Spaniards go to the ballot for second time in six months
Spaniards will vote on Sunday (June 26) for a second time in six months after inconclusive results in December and the failure of politicians to come to an agreement in the months after the poll.
The emergence of new parties like Podemos on the left and the centrist Ciudadanos party have changed Spain’s political landscape breaking the hegemony of the conservative People’s Party and Socialists.
Polls ahead of Sunday’s vote predict the anti-austerity Unidos Podemos alliance will get second place behind the People’s Party and ahead of the Socialists, but it is not clear the surge will be enough to break the political deadlock.
With no party expected to get a majority in parliament and with the United Kingdom’s decision on Thursday (June 23) to leave the European Union, there is increasing demand among some Spaniards for stability.
“For me a good result would be that there’s a change, an effective change, and a ‘Yes’ for change. But a change far from extreme positions, and far from populist actions and options, such as those that we have just seen in the United Kingdom, that have generated a lot of uncertainty. Change is necessary but sensibly,” Juan Carlos Alonso said.
“I hope they understand each other because I think the same thing is going to happen. The same one is going to win, and the same people are going to fight with each other. I hope common sense brings us to an agreement,” Luis, who owns a Barber Shop, said.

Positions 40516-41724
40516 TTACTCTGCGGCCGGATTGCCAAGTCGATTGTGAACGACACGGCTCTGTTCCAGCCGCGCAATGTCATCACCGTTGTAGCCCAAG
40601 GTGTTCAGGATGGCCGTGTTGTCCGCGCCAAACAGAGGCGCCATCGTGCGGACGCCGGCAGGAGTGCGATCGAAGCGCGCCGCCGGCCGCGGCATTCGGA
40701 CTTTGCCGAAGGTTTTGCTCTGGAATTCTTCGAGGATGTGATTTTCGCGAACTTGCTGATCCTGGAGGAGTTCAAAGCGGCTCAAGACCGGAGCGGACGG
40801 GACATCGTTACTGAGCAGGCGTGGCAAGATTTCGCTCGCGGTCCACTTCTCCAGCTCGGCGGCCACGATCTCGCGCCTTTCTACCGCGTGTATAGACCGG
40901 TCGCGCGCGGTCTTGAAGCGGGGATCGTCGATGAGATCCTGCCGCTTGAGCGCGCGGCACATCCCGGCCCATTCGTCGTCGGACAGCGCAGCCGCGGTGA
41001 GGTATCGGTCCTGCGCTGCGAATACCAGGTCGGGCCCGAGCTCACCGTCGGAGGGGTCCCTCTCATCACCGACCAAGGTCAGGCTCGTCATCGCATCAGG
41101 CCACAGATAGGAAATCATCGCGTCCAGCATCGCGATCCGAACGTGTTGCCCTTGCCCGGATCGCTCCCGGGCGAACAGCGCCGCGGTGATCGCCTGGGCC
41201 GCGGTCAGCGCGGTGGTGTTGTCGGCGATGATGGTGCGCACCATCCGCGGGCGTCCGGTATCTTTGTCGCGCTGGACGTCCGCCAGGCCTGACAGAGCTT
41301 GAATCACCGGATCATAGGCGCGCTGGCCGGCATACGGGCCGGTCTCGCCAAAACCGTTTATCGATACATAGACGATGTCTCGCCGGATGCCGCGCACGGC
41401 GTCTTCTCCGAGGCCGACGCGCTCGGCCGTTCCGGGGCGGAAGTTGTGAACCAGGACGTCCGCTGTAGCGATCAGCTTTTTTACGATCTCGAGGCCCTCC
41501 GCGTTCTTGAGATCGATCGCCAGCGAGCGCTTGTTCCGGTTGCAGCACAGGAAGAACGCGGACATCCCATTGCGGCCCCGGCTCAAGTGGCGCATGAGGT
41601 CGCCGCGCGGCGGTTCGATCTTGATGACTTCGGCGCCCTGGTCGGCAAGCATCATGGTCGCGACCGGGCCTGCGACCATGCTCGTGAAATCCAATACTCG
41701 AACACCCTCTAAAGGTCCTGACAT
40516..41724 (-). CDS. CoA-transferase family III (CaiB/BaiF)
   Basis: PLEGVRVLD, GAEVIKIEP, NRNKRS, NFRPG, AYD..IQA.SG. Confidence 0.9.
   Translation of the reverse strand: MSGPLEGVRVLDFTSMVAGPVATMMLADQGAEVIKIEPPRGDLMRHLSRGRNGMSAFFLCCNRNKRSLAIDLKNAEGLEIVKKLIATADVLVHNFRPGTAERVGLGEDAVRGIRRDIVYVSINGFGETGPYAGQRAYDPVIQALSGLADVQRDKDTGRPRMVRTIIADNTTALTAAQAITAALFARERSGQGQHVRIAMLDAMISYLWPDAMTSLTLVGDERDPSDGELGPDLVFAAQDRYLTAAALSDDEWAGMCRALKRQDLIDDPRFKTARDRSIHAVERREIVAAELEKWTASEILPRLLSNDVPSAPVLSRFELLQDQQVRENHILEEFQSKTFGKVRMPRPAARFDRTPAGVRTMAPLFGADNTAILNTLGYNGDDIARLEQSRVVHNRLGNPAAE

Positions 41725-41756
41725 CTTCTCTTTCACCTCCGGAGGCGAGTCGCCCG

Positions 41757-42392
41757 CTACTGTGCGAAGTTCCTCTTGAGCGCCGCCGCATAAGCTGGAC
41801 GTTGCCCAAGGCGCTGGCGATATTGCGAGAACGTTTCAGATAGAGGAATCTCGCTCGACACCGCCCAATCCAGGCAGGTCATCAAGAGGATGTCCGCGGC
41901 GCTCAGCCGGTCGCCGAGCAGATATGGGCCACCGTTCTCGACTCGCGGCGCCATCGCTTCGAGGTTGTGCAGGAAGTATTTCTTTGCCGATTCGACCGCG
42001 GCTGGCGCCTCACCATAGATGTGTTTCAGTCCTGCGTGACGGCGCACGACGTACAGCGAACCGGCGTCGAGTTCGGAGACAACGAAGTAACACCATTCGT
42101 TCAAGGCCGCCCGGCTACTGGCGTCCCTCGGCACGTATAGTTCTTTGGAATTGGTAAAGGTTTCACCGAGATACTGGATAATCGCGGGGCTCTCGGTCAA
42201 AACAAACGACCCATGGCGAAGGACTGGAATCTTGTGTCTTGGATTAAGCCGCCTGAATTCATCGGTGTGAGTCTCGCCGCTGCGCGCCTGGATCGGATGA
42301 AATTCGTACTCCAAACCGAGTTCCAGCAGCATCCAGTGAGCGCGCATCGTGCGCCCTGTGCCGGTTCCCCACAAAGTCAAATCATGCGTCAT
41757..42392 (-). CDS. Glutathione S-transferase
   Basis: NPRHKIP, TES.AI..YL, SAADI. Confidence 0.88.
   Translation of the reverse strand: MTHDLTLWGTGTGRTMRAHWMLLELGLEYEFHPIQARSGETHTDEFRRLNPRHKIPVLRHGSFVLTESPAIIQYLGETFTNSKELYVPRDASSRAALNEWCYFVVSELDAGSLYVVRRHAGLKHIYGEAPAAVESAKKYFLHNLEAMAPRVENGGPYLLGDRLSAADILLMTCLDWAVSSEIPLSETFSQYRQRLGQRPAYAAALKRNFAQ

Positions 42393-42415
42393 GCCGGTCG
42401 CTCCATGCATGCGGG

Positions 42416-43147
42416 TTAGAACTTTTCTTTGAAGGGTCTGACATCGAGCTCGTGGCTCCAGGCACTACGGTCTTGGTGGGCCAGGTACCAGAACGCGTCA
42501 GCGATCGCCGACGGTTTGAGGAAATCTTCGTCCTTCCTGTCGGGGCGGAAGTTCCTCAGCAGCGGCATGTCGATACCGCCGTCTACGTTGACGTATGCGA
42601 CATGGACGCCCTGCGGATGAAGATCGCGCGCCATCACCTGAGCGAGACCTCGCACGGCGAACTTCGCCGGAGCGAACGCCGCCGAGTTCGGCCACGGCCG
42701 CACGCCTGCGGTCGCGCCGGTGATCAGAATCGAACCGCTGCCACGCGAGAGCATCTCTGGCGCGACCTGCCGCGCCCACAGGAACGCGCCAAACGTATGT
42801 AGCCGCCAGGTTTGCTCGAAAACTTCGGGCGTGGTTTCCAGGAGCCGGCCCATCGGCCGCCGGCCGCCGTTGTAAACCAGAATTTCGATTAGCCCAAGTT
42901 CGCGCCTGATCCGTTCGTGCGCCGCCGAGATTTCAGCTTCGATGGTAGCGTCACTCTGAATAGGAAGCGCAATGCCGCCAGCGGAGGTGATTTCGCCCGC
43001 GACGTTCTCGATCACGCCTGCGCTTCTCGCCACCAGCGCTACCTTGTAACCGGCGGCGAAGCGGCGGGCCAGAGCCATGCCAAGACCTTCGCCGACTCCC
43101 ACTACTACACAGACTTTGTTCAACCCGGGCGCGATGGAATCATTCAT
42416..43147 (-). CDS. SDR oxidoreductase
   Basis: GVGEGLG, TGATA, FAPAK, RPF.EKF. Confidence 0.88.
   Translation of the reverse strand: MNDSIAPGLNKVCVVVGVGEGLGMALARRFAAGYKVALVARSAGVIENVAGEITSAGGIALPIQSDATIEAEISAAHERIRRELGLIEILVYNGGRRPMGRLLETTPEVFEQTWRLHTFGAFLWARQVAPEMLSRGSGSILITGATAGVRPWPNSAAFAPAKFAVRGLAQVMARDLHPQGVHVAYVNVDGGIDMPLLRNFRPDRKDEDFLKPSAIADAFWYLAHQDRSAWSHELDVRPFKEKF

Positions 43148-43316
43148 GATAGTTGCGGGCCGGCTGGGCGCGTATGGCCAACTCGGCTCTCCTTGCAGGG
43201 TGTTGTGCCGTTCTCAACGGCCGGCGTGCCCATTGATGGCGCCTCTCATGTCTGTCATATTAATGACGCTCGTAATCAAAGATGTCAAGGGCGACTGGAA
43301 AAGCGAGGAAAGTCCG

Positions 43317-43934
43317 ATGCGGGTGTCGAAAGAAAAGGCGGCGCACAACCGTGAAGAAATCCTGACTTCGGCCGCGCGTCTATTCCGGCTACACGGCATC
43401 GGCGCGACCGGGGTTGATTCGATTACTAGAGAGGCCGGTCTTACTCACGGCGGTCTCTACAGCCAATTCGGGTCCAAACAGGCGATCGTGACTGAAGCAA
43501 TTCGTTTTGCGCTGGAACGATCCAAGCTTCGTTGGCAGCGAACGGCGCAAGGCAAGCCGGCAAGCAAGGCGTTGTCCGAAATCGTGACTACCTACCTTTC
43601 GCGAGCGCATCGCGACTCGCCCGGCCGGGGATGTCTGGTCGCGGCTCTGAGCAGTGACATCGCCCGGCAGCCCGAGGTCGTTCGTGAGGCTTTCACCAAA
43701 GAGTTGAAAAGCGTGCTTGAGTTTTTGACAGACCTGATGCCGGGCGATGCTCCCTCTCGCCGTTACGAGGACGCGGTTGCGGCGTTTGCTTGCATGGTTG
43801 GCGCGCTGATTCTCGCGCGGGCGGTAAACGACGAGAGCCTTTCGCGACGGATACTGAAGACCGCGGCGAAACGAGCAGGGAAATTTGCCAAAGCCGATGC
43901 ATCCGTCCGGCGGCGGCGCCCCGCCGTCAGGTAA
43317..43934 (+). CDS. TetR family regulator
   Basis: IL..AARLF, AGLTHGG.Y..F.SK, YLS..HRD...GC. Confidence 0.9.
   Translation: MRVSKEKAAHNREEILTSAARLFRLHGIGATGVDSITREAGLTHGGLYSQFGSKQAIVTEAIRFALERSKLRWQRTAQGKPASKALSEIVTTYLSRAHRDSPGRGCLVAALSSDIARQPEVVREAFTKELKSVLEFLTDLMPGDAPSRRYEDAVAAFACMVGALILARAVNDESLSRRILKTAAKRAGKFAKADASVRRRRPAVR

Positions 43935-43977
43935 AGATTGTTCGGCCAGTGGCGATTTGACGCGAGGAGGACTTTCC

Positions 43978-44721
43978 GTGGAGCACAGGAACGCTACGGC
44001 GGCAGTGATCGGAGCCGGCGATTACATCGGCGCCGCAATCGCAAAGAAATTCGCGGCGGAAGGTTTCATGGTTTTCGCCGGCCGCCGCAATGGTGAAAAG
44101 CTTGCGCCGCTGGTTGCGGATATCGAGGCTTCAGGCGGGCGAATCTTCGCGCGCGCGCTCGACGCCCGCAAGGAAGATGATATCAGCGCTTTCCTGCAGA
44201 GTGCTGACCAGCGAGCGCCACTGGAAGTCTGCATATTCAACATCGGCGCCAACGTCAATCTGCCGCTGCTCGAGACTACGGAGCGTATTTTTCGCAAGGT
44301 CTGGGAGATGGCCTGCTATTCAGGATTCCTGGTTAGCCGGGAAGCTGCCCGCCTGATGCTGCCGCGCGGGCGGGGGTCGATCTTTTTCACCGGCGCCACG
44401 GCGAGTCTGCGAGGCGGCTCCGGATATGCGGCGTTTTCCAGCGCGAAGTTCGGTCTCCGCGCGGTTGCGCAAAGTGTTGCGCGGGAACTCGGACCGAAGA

The People’s Party of Acting Prime Minister Mariano Rajoy is expected to get the most votes on Sunday but still fall short of majority. Rajoy has said he would a favour a German-style “grand coalition” with the Socialists and the centrist Ciudadanos Party.
Unidos Podemos is also courting the Socialists. Its programme, including plans to raise corporate taxes or reverse labour reforms that made it cheaper for companies to fire workers, is not dissimilar to the Socialists’, and it has tried to project itself as a cuddly party, including by changing its logo to a rainbow-coloured heart.
The Socialists, however, would have to overcome huge internal opposition within their ranks to the idea of propping up a party that is encroaching on their political space.
Failing that, the threat of a third election, which would deepen fears for Spain’s economic recovery, could push the centre-left to do the previously unthinkable and abstain in a parliamentary vote to enable a PP government instead.
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